Failure as Motivation for Success

Fail Often: Why Mistakes Should Motivate You

Failure as Motivation for Success

Flunked tests and big mistakes. Auditions that go nowhere and record labels that decide not to sign you. Embarrassing performances and rejected manuscripts.

How many of these failures do you have under your belt?

The short answer: not enough.

Failure is a non-negotiable part of success. Yes, failing is essential for learning.

Musician and educator, Eloise Ristad, explains that “when we give ourselves permission to fail, we, at the same time, give ourselves permission to excel.”

Failures are not only inevitable, they are valuable. Failures inform us what isn’t working. Failures remind us that we are in motion – that we are actively trying and taking risks.

Every failure is a stepping stone towards success, a notch in your belt, a rung on the ladder. Every time you miss a note or get rejected – you are one step closer to your goal.

That’s why every single failure – big and small – should motivate you.

“Failures remind us that we are in motion… taking risks.”

How to Use Failures As Motivation

Welcome to the Club of Successful People Who Failed

Did you know that Henry Ford went broke five times and was advised to stay away from the automobile industry? Walt Disney, when looking to finance Walt Disney World, was turned down an impressive 300 times.

A whopping 12 publishers rejected J.K. Rowling’s Harry Potter manuscript, and five record companies chose not to sign the Beatles. After Fred Astaire’s first screen test, the studio report read: “Can’t act. Can’t sing. Slightly bald. Can dance a little.”

The most successful people among us have experienced spectacular failures. And what is the common thread? The famous words of Robert F. Kennedy explain it best: “Only those who dare to fail greatly can ever achieve greatly.”

Do you have failures you can tout? If so, it’s time to stop being embarrassed about them, and start celebrating them. If not? It’s time to take more risks on your learning journey.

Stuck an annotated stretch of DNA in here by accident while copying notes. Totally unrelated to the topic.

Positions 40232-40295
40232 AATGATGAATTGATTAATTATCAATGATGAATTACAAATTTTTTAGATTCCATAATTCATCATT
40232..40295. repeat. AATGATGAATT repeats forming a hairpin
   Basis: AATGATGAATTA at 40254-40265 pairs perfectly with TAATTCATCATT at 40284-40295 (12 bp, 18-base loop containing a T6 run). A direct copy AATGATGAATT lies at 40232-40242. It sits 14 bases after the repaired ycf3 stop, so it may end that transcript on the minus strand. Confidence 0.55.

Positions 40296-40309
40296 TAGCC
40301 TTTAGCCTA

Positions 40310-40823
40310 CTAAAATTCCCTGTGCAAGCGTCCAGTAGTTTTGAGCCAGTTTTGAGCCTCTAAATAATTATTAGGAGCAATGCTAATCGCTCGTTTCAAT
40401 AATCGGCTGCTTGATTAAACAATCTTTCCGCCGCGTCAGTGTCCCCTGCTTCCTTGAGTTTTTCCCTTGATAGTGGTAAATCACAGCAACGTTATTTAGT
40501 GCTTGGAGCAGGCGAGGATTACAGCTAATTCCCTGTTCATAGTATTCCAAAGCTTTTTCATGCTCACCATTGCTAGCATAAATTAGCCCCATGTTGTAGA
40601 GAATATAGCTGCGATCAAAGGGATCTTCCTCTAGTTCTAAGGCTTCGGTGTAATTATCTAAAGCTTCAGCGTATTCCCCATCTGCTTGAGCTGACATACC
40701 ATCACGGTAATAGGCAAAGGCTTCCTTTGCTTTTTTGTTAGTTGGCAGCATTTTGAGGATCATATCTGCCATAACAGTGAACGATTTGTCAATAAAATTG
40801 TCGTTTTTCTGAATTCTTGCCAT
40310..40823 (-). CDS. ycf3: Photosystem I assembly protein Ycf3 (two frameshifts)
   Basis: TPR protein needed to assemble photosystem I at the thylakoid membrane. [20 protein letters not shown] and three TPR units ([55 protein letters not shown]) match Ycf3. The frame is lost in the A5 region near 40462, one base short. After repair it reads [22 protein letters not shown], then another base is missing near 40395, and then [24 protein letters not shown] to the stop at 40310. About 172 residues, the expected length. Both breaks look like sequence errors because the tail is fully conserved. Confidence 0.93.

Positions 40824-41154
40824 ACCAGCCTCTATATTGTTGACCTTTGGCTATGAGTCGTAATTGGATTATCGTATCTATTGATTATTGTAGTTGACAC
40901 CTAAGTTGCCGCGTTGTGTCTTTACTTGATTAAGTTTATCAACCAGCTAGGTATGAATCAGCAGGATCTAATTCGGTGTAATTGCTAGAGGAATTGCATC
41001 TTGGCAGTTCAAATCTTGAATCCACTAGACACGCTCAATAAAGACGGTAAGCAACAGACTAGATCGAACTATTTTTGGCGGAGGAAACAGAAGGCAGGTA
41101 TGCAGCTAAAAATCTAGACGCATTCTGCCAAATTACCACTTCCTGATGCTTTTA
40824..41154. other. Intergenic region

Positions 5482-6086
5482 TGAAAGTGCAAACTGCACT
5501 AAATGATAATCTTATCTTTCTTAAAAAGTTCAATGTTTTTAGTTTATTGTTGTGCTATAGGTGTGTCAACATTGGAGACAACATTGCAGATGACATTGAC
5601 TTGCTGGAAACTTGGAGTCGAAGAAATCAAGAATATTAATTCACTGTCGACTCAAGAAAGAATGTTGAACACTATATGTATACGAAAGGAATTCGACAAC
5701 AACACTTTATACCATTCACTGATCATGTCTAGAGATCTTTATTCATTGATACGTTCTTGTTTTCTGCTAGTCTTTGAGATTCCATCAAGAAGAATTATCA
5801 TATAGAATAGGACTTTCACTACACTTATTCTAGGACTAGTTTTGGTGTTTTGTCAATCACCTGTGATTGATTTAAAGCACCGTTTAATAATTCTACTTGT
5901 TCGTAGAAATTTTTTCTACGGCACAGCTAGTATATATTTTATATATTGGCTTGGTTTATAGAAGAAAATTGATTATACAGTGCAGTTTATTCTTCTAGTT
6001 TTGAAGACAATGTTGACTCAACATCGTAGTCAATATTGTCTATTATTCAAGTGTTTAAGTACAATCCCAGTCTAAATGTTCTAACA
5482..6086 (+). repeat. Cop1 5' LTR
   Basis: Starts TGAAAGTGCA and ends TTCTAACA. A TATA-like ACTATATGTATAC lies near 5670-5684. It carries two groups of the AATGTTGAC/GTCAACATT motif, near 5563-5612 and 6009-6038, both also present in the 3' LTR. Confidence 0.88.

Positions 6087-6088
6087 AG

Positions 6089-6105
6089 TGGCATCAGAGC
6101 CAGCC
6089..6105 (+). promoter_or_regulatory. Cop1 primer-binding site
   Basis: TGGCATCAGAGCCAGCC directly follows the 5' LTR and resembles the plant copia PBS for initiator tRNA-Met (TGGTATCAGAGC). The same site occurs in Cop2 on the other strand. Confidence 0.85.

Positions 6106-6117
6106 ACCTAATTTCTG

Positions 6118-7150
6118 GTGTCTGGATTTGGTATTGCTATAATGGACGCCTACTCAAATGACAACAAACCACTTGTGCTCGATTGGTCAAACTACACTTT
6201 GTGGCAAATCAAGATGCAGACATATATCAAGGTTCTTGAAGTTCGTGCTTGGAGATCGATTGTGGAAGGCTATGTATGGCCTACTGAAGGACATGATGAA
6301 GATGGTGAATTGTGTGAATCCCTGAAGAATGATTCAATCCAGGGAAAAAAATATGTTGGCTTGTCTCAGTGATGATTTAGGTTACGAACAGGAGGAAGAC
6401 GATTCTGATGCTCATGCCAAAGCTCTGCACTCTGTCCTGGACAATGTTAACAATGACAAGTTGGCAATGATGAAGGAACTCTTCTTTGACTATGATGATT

How to Use Failure as Motivation for Success

Failure: Now Recognized as an Important Life Skill

Educators are recognizing the importance of celebrating and destigmatizing failure.

A Smith College initiative called Failing Well is one of several university programs designed to give high-achieving students the skills to cope with setbacks.

“What we’re trying to teach is that failure is not a bug of learning, it’s the feature,” said Rachel Simmons, a leadership development specialist in Smith’s Wurtele Center for Work and Life. “It’s not something that should be locked out of the learning experience…”

The program offers everything from workshops on imposter syndrome to discussions on perfectionism. When students enroll in Simmons’ program, they each receive an official Certificate of Failure. It’s a document that gives students clear permission to take risks, make mistakes, and mess up.

The certificate states: “You are hereby authorized to screw up, bomb or fail at one or more relationships, hookups, friendships, texts, exams, extracurriculars, or any other choices associated with college… and still be a totally worthy, utterly excellent human.”

These lessons in failing are important because they unlock doors for learners. These doors can open the possibility of failure, as well as the possibility of success.

You don’t need a university professor to issue a Certificate of Failure. You can give yourself that permission. You can even draw up your own certificate as a physical reminder that mistakes and setbacks aren’t just human, they are essential to growth.

“You are hereby authorized to screw up, bomb or fail… and still be a totally worthy, utterly excellent human.”

How to Use Failure as Motivation

“Failure is so important,” says author, J.K. Rowling. “… it is the ability to resist failure or use failure that often leads to greater success…”

Ballet dancer, Ashley Bouder is known for her daring, athletic performances. She is widely known for pushing herself hard, and it’s not unusual to see her fall during a ballet concert.

Bouder is celebrated as one of the top dancers in her field. And she is exciting to watch, in part because the audience knows she’s not afraid of falling. The fall is part of the process, part of the performance, and evidence that she is always reaching beyond. A fall – in her case – is a mark of excellence.

Do you want to be really great at learning? Practice failing. Get more mistakes under your belt. Get rejected more often. Reach for a skill that is slightly outside your comfort zone.

Because when you fail, you know you’re on your way to greatness.


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